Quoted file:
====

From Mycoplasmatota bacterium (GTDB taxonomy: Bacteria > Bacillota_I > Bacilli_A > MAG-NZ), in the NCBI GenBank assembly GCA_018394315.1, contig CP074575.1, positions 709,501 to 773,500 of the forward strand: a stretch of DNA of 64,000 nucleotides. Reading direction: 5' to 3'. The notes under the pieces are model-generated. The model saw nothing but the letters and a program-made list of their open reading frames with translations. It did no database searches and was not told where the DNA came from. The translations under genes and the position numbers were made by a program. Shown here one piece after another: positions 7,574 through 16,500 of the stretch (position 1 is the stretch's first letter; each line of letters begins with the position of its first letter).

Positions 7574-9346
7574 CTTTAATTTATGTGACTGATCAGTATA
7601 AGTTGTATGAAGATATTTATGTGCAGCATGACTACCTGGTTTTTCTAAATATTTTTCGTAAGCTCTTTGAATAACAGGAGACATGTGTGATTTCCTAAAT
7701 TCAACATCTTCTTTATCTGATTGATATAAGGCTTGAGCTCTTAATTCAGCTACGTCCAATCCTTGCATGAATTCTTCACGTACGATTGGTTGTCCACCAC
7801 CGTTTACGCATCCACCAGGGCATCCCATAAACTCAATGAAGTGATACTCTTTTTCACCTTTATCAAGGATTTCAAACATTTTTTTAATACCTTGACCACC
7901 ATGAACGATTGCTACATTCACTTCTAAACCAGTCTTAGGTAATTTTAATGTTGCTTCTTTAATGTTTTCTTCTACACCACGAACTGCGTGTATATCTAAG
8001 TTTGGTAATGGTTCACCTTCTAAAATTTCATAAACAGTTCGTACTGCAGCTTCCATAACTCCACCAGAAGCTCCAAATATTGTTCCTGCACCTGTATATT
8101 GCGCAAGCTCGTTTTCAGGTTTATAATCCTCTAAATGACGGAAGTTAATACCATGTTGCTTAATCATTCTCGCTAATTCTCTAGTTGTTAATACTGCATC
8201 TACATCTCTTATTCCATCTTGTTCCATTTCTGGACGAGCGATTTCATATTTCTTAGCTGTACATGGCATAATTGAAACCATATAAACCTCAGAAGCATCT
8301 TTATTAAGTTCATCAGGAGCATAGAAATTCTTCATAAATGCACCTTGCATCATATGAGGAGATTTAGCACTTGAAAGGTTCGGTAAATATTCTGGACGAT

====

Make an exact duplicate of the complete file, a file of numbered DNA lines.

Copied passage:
From Mycoplasmatota bacterium (GTDB taxonomy: Bacteria > Bacillota_I > Bacilli_A > MAG-NZ), in the NCBI GenBank assembly GCA_018394315.1, contig CP074575.1, positions 709,501 to 773,500 of the forward strand: a stretch of DNA of 64,000 nucleotides. Reading direction: 5' to 3'. The notes under the pieces are model-generated. The model saw nothing but the letters and a program-made list of their open reading frames with translations. It did no database searches and was not told where the DNA came from. The translations under genes and the position numbers were made by a program. Shown here one piece after another: positions 7,574 through 16,500 of the stretch (position 1 is the stretch's first letter; each line of letters begins with the position of its first letter).

Positions 7574-9346
7574 CTTTAATTTATGTGACTGATCAGTATA
7601 AGTTGTATGAAGATATTTATGTGCAGCATGACTACCTGGTTTTTCTAAATATTTTTCGTAAGCTCTTTGAATAACAGGAGACATGTGTGATTTCCTAAAT
7701 TCAACATCTTCTTTATCTGATTGATATAAGGCTTGAGCTCTTAATTCAGCTACGTCCAATCCTTGCATGAATTCTTCACGTACGATTGGTTGTCCACCAC
7801 CGTTTACGCATCCACCAGGGCATCCCATAAACTCAATGAAGTGATACTCTTTTTCACCTTTATCAAGGATTTCAAACATTTTTTTAATACCTTGACCACC
7901 ATGAACGATTGCTACATTCACTTCTAAACCAGTCTTAGGTAATTTTAATGTTGCTTCTTTAATGTTTTCTTCTACACCACGAACTGCGTGTATATCTAAG
8001 TTTGGTAATGGTTCACCTTCTAAAATTTCATAAACAGTTCGTACTGCAGCTTCCATAACTCCACCAGAAGCTCCAAATATTGTTCCTGCACCTGTATATT
8101 GCGCAAGCTCGTTTTCAGGTTTATAATCCTCTAAATGACGGAAGTTAATACCATGTTGCTTAATCATTCTCGCTAATTCTCTAGTTGTTAATACTGCATC
8201 TACATCTCTTATTCCATCTTGTTCCATTTCTGGACGAGCGATTTCATATTTCTTAGCTGTACATGGCATAATTGAAACCATATAAACCTCAGAAGCATCT
8301 TTATTAAGTTCATCAGGAGCATAGAAATTCTTCATAAATGCACCTTGCATCATATGAGGAGATTTAGCACTTGAAAGGTTCGGTAAATATTCTGGACGAT